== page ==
Disable Comments: Your Blog Will Look A Lot Better
I know what you’re thinking – after all the posts I’ve written telling you how to get more comments and how comments are so beneficial, here I am getting ready to tell you why your blog would be better if you disabled comments.
What’s up with that?!
But, bear with me for a second until you see where I’m going with this.
And no, I haven’t lost all my marbles… yet.
First, I’ve said a number of times that nothing about blogging is carved in stone, which means there is nothing that says you must allow comments on your blog if you ever hope to be successful.
I’ve seen plenty of successful blogs that don’t have a single comment.
On the flip side, I’ve also seen plenty of successful blogs that have tons of comments, most of them worthless.
They add no value to the conversation at all.
Some of them are also so nasty they scare me away, which makes me wonder how many other readers leave that blog for the same reason.
I understand that your gut reaction is going to be something along the lines of “Well, I’ll never turn off comments on my blog. I’m HERE for MY readers!”
I also understand that most bloggers think comments fall under the category “reader engagement.”
They think that readers who leave comments are the goal because that means the reader is engaged.
3 Reasons You Should Consider Disabling Comments
Only about 1 percent of your readers will ever leave comments no matter what you do, so using your number of comments to gauge reader engagement is like beating a dead horse.
You can’t revive it, you can’t make it rise up off the ground, and there are better things you could be doing with your time.
Probably 95 percent of your comments will add no value at all to the conversation.
Most will either be spam or they’ll say something like “Nice post. I agree.”
and maybe even re-word one of your statements to make it look like they’re actually saying something but we all know what’s happening:
It’s just another blogger setting a link back to his own blog.
When you’re only getting a few comments a day, or even a few dozen, it’s no big deal to moderate those comments and approve only those that add value.
But, as your blog continues to grow, you’re going to have better things to do and less time to do them because you’re going to be moderating all those comments.
Now, I know you have questions:
What about all those bloggers who leave comments?
If you’re afraid all of those bloggers will stop visiting your blog now that you’re no longer allowing comments, consider this:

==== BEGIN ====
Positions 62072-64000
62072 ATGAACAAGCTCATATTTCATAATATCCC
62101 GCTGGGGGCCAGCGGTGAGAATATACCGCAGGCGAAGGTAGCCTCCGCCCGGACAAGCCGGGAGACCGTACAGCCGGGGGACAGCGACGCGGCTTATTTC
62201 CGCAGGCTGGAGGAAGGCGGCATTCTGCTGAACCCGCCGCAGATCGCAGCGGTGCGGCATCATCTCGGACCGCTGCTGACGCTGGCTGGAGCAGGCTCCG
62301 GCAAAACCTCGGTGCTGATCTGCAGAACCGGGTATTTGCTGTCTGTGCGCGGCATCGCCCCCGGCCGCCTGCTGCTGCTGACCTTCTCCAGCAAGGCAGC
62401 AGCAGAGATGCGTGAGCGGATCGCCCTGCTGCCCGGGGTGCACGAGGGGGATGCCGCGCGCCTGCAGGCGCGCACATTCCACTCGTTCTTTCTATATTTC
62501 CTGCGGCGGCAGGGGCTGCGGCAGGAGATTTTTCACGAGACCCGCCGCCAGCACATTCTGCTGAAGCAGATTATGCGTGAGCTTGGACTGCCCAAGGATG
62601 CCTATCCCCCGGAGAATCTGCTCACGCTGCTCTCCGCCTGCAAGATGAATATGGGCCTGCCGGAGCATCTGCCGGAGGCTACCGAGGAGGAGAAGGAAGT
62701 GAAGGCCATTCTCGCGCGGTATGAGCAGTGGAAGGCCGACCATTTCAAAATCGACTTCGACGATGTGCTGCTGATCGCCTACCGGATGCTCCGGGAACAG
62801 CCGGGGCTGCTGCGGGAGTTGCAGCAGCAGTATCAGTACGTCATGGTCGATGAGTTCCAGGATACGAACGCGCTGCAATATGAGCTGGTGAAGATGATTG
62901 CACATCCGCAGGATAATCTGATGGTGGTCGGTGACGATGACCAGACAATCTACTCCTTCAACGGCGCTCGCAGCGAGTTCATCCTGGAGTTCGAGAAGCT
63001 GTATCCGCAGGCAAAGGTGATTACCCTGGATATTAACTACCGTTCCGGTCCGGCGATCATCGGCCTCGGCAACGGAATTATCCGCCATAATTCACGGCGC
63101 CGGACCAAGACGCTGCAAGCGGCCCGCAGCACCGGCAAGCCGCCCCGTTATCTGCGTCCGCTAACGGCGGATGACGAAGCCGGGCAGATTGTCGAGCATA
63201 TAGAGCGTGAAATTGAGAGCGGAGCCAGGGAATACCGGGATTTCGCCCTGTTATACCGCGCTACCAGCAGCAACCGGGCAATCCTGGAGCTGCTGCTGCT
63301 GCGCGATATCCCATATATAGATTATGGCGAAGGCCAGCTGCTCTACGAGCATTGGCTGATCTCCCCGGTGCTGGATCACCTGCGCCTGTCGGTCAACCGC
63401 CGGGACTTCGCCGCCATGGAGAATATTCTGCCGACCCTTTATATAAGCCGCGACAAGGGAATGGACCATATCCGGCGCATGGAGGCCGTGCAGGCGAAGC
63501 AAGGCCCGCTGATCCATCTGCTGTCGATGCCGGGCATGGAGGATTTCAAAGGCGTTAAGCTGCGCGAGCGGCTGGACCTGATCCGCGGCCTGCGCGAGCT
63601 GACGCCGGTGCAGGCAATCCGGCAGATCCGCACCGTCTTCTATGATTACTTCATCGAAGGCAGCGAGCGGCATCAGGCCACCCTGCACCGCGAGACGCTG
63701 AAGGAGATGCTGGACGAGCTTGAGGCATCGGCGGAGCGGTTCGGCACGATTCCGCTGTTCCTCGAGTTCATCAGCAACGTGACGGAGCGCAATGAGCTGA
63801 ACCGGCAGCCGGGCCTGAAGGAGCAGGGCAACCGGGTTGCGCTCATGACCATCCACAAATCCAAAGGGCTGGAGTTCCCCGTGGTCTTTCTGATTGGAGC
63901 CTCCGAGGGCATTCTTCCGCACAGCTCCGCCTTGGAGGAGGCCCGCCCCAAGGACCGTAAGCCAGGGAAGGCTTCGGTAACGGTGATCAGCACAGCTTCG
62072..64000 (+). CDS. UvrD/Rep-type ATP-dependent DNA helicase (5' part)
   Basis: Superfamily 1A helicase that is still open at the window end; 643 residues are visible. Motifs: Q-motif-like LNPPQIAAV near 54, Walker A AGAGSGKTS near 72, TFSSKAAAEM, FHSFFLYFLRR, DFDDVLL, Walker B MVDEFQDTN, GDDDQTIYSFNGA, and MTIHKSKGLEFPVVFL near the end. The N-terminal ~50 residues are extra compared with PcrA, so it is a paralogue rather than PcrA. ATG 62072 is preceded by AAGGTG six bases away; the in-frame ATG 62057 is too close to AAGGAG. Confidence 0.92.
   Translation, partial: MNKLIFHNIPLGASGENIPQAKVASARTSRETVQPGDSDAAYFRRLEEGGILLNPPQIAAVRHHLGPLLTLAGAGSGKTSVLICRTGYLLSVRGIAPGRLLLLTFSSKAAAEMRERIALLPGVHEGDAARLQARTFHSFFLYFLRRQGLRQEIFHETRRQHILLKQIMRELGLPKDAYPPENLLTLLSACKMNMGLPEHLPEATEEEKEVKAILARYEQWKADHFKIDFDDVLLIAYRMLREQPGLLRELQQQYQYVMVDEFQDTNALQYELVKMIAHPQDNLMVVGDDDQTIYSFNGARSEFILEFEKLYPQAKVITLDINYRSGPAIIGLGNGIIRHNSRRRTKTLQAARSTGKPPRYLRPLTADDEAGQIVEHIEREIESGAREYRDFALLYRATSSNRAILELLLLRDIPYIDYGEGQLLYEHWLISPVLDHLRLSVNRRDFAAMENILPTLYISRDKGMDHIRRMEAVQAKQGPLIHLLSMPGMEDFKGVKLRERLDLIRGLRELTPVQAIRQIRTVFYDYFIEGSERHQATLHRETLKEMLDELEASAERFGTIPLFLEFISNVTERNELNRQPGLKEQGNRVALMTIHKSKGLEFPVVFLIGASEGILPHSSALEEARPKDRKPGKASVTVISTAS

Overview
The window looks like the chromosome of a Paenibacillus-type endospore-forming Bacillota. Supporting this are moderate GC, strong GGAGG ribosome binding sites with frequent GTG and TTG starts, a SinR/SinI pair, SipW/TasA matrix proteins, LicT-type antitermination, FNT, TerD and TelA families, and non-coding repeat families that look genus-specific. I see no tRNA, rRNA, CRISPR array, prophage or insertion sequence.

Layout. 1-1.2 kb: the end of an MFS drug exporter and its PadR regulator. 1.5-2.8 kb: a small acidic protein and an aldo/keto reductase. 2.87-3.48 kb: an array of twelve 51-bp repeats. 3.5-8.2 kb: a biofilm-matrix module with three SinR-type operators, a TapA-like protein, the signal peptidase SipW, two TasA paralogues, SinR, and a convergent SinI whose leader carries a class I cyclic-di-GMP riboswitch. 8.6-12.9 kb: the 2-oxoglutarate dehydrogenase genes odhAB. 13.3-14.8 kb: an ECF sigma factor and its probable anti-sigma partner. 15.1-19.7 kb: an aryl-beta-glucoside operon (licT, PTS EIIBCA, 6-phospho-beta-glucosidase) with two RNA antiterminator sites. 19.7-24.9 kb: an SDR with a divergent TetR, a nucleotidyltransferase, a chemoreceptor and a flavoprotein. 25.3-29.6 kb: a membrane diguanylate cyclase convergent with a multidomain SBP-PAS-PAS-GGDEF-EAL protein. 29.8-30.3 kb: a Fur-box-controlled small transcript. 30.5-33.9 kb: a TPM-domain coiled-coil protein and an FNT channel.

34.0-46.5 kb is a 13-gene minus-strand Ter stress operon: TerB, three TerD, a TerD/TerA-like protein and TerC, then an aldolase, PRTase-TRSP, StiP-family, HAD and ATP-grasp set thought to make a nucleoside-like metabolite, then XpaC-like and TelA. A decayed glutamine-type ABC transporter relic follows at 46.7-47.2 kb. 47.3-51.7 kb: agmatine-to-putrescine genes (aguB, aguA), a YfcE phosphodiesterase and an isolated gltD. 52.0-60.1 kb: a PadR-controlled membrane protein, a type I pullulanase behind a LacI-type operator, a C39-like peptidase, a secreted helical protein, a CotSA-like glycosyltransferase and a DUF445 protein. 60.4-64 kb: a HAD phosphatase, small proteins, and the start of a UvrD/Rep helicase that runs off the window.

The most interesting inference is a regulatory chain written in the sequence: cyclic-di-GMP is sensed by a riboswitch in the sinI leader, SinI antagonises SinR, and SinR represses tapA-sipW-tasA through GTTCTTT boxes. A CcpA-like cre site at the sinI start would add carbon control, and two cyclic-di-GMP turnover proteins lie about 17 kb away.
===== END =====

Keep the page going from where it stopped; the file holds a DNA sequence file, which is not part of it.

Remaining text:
Most of those bloggers are your competitors, or they’re working in an adjacent niche.
Otherwise, they wouldn’t be dropping a link on your blog.
Those bloggers are not buying from you anyway, they’re just inflating your traffic numbers.
What about all those non-bloggers who leave comments?
You mean the less-than-1 percent?
How valuable are their comments when you weigh them against the time you spend moderating?
And who’s benefiting from the comment – the rest of your readers or the commentor himself?
And how valuable are they really if they’re just a personal observation or they’re snarky or inflammatory and scare away more readers than they attract?
What about reader engagement?
There’s where the misconception lies.
As a blogger, you should be engaging your readers with your content – not your comment section.
If your article is engaging their interest or their imagination, most readers won’t spend time leaving a comment – they’ll to go take some action.
Should Every Blog Disable Comments?
Am I suggesting that every blogger should disable comments?
Not at all.
Some blogs are like discussion forums and the bulk of the conversation and value are in the comments where readers actually exchange real information and ideas.
What I’m suggesting is two things:
Take a look at how much time you spend now moderating comments and weigh it against the value those comments are really adding for your readers.
Not the value they’re adding to the post or the page or for the commentor.
But are those comments adding value for your other readers or are they just a distraction?
Spend more time focusing on creating content that engages 100 percent of your readers and stop worrying about the 1 percent who might leave a comment.
You might find that disabling comments so you can spend more time on your content is the best thing you can do for your blog.
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